The Light Between Oceans is a tale of personal tragedy and moral ambiguity. The title of the book, multifaceted in meaning, is a clue to this. On a literal level the ‘light’ referred to is the lighthouse on the fictional Janus Island off the coast of Western Australia, situated between the Indian and Great Southern Ocean. This is where Tom Sherbourne and his wife Isabel spend several lonely years, coping with the grief of three miscarriages.
Tom, a decorated war hero, returns from the Great War haunted by all that he has seen and done, often wondering why he survived physically unscathed when the horror of war is evident all about him, in the broken bodies of the men who returned as well as the lingering grief of families whose sons remained in Europe. Isabel’s family has been hit hard by the war. She has lost both her brothers. When she meets Tom, she either falls in love or makes a pragmatic decision – able-bodied young men are thin on the ground in the small town of Partageuse – and proposes marriage to him. She embraces the prospect of a lonely life with a lighthouse keeper.
Yet life does not follow Isabel’s dreams, and after three miscarriages she questions herself as a woman. Then, miraculously, a small boat is washed ashore with a dead man and a baby, a young girl, who is very much alive. From here on the book abounds with the idea of miracles and God’s
divine benevolence – Isabel and Tom, along with their community, are God-fearing folk – and the novel’s imagery reflects a world of choices bounded by Christian sensibility. What to do about the child? Tom is bound by very strict rules that govern the running of lighthouses. Everything must be recorded. (
The log is the gospel truth). Then there is the law. They should send a signal to the coast to tell of the child’s presence. But there is also Isabel’s belief that the child balances a cosmic wrong – the three miscarriages – and that God has sent the baby to alleviate their suffering:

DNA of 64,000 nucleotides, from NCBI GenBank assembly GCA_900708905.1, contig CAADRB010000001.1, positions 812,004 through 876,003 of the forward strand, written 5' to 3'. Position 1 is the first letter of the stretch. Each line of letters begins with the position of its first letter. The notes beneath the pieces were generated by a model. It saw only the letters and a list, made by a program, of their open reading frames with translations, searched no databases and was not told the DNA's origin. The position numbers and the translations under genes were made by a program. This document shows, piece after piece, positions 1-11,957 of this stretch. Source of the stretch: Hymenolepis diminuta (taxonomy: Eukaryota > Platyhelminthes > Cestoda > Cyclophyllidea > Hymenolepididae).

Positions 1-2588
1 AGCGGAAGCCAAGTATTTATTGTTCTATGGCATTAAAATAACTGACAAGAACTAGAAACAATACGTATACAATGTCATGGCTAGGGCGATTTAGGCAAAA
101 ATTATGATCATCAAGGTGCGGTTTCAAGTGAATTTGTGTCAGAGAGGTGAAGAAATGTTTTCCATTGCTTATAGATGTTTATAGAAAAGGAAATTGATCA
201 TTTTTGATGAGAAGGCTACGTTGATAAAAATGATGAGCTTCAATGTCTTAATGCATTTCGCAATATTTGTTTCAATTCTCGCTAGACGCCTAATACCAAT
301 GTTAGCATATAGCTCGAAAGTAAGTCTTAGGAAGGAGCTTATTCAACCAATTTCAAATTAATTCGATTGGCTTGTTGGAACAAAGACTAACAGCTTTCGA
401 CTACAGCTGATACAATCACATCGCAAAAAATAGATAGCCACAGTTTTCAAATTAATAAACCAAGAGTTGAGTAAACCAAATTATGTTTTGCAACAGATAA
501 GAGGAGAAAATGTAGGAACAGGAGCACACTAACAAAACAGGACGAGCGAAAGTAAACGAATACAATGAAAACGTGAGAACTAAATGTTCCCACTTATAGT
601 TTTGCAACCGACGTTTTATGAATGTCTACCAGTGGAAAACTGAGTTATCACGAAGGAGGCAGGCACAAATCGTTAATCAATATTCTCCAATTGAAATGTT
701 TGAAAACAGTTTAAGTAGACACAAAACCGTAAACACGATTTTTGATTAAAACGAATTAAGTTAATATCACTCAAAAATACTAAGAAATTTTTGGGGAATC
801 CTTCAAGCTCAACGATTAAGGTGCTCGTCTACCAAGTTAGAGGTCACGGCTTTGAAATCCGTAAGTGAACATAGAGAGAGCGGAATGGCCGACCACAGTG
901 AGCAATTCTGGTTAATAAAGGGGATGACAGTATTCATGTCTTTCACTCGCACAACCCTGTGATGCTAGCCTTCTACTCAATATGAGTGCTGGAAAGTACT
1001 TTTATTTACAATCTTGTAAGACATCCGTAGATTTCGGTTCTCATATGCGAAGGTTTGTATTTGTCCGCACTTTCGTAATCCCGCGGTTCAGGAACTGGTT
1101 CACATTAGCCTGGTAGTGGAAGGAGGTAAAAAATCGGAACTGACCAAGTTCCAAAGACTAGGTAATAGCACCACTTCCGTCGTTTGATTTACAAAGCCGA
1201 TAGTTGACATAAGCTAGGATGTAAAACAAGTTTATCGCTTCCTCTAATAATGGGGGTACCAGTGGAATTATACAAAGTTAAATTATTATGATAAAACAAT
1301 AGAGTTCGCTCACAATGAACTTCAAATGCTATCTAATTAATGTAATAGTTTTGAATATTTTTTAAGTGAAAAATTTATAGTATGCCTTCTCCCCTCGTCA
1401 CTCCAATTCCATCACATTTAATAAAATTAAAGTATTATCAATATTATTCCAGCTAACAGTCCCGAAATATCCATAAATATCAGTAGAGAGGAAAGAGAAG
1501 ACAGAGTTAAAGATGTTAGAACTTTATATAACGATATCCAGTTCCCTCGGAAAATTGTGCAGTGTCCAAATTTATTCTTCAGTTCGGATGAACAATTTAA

Isabel floats further and further into her world of divine benevolence, where prayers are answered, where babies arrive by the will of God and the working of currents. The baby is a
gift. Isabel persuades Tom to say or do nothing. The child’s mother is probably dead, she reasons. What good could telling do anyone? And besides, she has only recently buried her third child and her milk returns. They will pass the baby off as their own. So, they call her Lucy, meaning ‘light’. Tom buries the dead man.
There is little to trouble this arrangement except Tom’s conscience, and Isabel has to mount an argument to bring him into line whenever he suggests they should have acted otherwise. So, the real complication occurs during a visit to Partageuse, when Lucy is introduced to the family and is due to be christened. They discover, to their horror, that Lucy belongs to a woman they know, Hannah Roennfeldt, widow to Frank, who fled from an alcohol-fuelled mob during Anzac Day revelries. Believing he is German they taunt and then chase him. To escape, he sets out in a boat with his daughter to protect her. Tom and Isabel easily join the dots and draw a conclusion. They have done something terribly wrong.
This is a skilfully written novel that touches upon primal human emotions. Stedman’s writing is both poetic in its evocation of the spiritual struggles of its characters along with its primary moral themes, but remains unobtrusive in the level of its language and construction. What makes the story compelling is we understand the grief of the characters and the moral bind in which they find themselves. Even if we have never experienced the horrors of war or the loss of a child, we understand the presence of the past in our lives and our connections with others we love, especially children. Tom bears not only the burden of the war, but his relationship with a distant father whom he never entirely understood. Hannah, too, has had to achieve independence from a father who seeks to control her through his money.